Installing heat pump during cold weather. Can it be done accurately?
I had a HVAC specialist (with a refrigeration license) tell me that he can not accurately determine the amount of R410 to put into my heat pump system because it was too cold. The ambient temperature was affecting the accuracy of his pressure measurements and he can not get any R410 out of his pink canister. He asked to come back when it was at least 50F outside.
Is this possible? I am assuming that there is a way a rounded this "problem" otherwise no heat pumps would be installed (or sold) during winter.
there is a way
it takes many years of experience and/or proper teaching for a tech to do it properly
even at 15 degrees and lower, the tech should be able to get the correct charge within 5-10%
Is lacking in training.
I don't care if its R22, or R410A.
You can charge it in winter at cold temps.
We get them as close as we can in the winter, then return in cooling mode to make sure it is perfect.
I'm very accurate no matter the temp, because I can weigh in the charge on a new heatpump.
It can be done. It can be a pain in the butt. I always like going back when it gets warmer and check them out anyways. As long as he's coming back out and not charging you to do it and you've been satisfied with the changeout anyways. Don't make a big deal out of it. He seems like a pretty conscientious guy if he's going to do that. You'll probably find it's not that far off from where it should be regarding the charge. Most of them aren't unless you have a really long or really short lineset.
I like DIY'ers. They pay better to fix.
He is not too consciencious if he left them with no heat pump and heat strips to take care of the rest of the season. they will be wasting alot of money without the heat pump operational.
Get someone else,... besides to do a proper subcooling procedure the outdoor temp needs to be at least 70 degrees, not 50...
We install year round and it get colder than a witch's *** here. Weighing in would mean you would start from scratch. Not something you would do with a new unit. Barring a leaker from the factory, calculating and weighing in for line length would be the only extra charging normally needed on a new start-up. Manufacturer's give you a temp / pressure chart for heat mode to make sure your close if you start up in cold weather. We go back once the frost is off the pumpkin and double check but I can only think of 2 times any adjustment of charge was necessary, and it was minimal.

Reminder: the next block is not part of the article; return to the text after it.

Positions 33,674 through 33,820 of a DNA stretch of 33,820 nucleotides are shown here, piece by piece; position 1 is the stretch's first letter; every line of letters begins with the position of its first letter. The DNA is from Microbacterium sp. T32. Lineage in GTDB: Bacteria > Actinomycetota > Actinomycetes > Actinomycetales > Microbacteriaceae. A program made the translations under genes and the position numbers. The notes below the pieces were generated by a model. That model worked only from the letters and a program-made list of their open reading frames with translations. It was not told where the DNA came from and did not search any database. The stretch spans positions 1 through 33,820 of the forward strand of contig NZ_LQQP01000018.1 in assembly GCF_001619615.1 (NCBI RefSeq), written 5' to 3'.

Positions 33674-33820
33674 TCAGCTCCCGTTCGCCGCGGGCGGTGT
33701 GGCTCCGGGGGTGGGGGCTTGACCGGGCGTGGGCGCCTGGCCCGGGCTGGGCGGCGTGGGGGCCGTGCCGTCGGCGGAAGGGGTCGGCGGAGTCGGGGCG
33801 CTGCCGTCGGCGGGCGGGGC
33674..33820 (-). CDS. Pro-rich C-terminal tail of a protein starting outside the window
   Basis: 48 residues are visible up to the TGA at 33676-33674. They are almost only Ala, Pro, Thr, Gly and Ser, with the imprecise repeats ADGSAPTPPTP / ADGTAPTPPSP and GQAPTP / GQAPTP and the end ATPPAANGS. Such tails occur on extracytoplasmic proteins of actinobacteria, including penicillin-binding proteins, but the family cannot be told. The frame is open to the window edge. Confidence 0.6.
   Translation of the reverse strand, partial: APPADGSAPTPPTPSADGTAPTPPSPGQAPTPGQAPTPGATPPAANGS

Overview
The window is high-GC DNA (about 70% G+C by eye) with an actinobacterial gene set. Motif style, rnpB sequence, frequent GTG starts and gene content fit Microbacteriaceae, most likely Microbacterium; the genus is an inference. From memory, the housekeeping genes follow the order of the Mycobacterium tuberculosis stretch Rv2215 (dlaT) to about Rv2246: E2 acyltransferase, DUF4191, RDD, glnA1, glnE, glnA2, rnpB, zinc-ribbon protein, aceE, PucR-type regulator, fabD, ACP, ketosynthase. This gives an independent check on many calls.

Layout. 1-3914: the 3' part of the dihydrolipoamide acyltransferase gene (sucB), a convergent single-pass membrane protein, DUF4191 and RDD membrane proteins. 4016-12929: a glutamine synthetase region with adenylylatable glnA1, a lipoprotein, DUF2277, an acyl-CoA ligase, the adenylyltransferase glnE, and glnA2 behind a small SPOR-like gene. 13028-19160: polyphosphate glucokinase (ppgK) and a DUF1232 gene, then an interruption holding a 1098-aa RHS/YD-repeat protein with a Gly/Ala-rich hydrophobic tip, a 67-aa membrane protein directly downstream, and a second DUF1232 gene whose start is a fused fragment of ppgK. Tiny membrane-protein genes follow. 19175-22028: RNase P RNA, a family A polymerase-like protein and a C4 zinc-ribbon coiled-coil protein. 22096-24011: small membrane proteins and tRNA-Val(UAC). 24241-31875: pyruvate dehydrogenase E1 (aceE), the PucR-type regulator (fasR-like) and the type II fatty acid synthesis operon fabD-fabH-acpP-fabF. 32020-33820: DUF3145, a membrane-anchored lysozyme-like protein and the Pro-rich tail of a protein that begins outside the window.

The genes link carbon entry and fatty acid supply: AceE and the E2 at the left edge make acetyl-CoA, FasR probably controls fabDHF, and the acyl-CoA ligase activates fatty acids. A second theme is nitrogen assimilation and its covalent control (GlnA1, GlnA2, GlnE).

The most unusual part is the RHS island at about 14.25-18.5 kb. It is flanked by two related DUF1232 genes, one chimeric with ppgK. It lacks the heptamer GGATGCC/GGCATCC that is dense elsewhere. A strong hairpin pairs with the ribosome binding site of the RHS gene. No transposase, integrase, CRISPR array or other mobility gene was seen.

A good HVAC tech knows how, an educated HVAC tech knows why!
Originally Posted by ascj
heaterman: why would you start from scratch? You just need to figure out how many feet of liquid line you have in the system and subtract 15 ft from it for your factory charge and add about 0.6 ounces refrigerant per ft of remaining liquid line.
ie... 50 ft line subtract 15 = 35ft
35ft x 0.6 ounces/ft = 21 ounces
convert to pounds if needed / 16
21/16 = 1.3 pounds
add an additional 1.3 pounds or 21 ounces
Be sure to use a liquid metering device when topping off R-410.
How do you know?
I used to refer my customers to this site as a backup to what I told them in the field, but I don't do it anymore because of posts like this. You NEVER have the full story unless you are standing right there! Did the installer just get done installing and the jug has been sitting in a cold truck all day? What kind of heatpump is it, does it have expanded data to allow getting the charge closer until Spring? I had a customer this week I had to get the charge close in heating mode and told them I would have to come back when its above 70 in the spring. If they came on here....depending on how they worded their question would you be recommending "get someone else"?
Originally Posted by Sonicview
I agree with beenthere.. It is possible to change out any refrigerent... extreme cold takes a
little longer but is done all the time...
I will put the ladder away cuz I am inexperienced but smarter than u!
I think you missed that it was a new install, which you would just charge by weight.
Originally Posted by beshvac